And at Christmas, James’ family offer to financially support a trip to China for James to be reclassified. Their generosity makes a trip there possible, and so James and his dad begin planning. James and his dad will fly to Beijing and back again, and I’ll stay with the cats in the van around Vienna while they are gone. Essentially they’re flying to China for an eye test. It’s mad but necessary.


Both James and his dad have to obtain Chinese visas, but they need return flights and hotel booking confirmations, so cannot wait until the IPC decide if they will allow James to be seen in Europe at another sport’s classification before booking – and paying for – the trip. We try to make the losses as little as possible in case the IPC does decide to allow James to be seen in Europe, but still, it’s a financial risk.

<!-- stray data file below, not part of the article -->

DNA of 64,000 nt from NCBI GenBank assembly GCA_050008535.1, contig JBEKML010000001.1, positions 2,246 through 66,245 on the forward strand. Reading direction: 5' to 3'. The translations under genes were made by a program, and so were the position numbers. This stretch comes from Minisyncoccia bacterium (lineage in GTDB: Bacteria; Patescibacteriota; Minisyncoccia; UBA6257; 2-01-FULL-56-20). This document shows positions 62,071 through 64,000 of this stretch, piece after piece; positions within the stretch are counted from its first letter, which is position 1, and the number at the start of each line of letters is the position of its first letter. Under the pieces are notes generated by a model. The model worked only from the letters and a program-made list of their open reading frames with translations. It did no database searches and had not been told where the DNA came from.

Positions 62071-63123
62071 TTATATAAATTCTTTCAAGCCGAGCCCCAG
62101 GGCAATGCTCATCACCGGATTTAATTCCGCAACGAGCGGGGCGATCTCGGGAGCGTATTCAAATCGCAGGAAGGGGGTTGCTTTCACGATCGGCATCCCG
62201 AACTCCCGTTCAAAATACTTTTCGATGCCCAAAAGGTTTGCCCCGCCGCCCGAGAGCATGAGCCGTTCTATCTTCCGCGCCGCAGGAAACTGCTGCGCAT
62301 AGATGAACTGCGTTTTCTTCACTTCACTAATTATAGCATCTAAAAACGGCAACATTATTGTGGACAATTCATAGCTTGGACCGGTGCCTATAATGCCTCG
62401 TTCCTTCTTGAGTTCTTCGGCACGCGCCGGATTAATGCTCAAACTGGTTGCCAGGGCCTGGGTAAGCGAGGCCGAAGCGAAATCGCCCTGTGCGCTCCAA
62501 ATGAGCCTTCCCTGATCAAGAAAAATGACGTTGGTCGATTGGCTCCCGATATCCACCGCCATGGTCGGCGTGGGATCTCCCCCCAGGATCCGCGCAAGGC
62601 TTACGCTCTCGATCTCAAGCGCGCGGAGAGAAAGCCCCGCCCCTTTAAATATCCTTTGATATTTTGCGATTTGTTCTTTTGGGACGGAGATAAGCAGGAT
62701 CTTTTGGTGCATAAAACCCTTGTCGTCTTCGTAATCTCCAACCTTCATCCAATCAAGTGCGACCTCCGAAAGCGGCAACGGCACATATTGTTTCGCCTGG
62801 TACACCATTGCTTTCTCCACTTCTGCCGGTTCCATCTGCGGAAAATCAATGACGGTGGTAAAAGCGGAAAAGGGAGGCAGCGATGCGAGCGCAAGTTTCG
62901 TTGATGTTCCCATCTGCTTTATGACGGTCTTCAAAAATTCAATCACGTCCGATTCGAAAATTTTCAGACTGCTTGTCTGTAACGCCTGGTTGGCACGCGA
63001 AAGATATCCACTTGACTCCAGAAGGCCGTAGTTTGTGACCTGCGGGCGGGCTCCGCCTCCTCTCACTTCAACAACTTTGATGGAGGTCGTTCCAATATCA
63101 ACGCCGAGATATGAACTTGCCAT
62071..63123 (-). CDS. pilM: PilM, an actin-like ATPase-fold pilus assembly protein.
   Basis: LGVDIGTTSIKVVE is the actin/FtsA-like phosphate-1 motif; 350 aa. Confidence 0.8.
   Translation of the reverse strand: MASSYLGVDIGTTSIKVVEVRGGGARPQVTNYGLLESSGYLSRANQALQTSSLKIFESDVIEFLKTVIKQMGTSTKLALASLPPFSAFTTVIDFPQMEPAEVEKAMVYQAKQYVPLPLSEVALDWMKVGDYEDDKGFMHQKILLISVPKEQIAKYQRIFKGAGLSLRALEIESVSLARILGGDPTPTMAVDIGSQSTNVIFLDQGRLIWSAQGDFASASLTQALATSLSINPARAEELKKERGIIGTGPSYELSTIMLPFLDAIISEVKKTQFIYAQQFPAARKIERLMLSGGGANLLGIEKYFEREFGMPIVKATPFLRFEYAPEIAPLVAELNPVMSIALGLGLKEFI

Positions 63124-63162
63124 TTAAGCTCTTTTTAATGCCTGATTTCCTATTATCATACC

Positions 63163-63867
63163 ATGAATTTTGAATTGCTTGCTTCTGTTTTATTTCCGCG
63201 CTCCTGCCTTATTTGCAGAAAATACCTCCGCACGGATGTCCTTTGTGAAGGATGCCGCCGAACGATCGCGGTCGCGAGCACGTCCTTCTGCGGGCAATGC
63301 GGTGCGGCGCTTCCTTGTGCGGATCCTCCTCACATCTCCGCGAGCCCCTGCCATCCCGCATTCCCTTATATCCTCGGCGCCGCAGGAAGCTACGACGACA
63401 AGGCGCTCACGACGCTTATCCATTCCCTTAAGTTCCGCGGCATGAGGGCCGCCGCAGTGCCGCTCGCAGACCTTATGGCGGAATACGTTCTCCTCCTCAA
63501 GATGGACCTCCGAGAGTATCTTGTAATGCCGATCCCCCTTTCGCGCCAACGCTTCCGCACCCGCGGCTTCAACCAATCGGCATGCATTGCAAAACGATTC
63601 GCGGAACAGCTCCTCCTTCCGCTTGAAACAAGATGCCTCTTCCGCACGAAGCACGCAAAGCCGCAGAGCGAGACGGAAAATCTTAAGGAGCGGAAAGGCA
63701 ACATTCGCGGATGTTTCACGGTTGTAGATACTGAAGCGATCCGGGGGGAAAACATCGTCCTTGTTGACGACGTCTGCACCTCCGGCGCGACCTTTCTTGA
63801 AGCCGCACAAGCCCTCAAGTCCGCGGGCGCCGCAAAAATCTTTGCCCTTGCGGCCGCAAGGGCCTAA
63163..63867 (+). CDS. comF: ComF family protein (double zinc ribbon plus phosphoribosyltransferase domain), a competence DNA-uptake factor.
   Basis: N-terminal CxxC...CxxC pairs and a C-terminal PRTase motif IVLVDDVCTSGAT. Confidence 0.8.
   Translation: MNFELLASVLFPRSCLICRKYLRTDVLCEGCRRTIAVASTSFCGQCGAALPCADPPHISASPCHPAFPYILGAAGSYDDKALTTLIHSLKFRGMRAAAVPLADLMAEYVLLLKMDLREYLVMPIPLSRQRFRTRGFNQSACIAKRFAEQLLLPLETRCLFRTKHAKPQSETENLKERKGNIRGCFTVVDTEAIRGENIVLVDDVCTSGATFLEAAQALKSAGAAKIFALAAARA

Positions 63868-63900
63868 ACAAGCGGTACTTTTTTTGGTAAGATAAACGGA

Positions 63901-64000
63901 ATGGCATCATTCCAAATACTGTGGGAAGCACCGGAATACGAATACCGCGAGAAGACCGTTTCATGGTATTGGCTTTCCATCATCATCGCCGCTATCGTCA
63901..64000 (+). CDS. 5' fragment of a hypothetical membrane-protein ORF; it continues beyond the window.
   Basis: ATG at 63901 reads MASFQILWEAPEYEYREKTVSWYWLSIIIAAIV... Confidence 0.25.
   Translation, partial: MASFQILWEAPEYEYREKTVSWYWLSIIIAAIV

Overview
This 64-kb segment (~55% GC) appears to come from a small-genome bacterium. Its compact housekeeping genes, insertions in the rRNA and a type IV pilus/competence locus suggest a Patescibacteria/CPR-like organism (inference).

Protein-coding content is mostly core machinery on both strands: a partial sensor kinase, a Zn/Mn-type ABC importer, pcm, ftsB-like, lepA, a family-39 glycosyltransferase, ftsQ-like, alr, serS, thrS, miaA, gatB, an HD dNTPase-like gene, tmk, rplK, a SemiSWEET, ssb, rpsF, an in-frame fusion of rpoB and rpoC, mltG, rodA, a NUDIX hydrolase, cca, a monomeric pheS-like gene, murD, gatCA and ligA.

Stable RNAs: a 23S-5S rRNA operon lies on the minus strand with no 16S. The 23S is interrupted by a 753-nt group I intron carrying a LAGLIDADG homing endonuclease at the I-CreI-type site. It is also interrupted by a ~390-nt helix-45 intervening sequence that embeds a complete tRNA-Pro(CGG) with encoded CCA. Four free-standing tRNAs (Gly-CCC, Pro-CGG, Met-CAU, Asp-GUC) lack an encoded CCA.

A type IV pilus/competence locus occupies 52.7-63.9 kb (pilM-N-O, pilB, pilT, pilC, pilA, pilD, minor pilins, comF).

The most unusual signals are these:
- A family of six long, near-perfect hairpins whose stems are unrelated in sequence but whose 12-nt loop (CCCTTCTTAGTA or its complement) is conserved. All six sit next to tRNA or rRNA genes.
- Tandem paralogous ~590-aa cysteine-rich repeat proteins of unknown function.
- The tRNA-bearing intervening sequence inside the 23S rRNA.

We’re asked whether it’s worth going to China, but for both of us, the answer is clear. Yes.


1) A resolution – either way – will be mentally beneficial. We’re confident that James will be classified, but the seemingly impossible has already occurred, so we are aware it might happen again.


2) At least if the decision doesn’t go our way, we won’t invest so much of our own time and money into ski training over the summer…


3) And can start the appeals process earlier over the summer, rather than waiting until the winter season.


4) As it’s highly likely that James will need to be classified anyway in Holland in November if he does get classified in China, at least we’ll have more knowledge, experience and confidence behind us.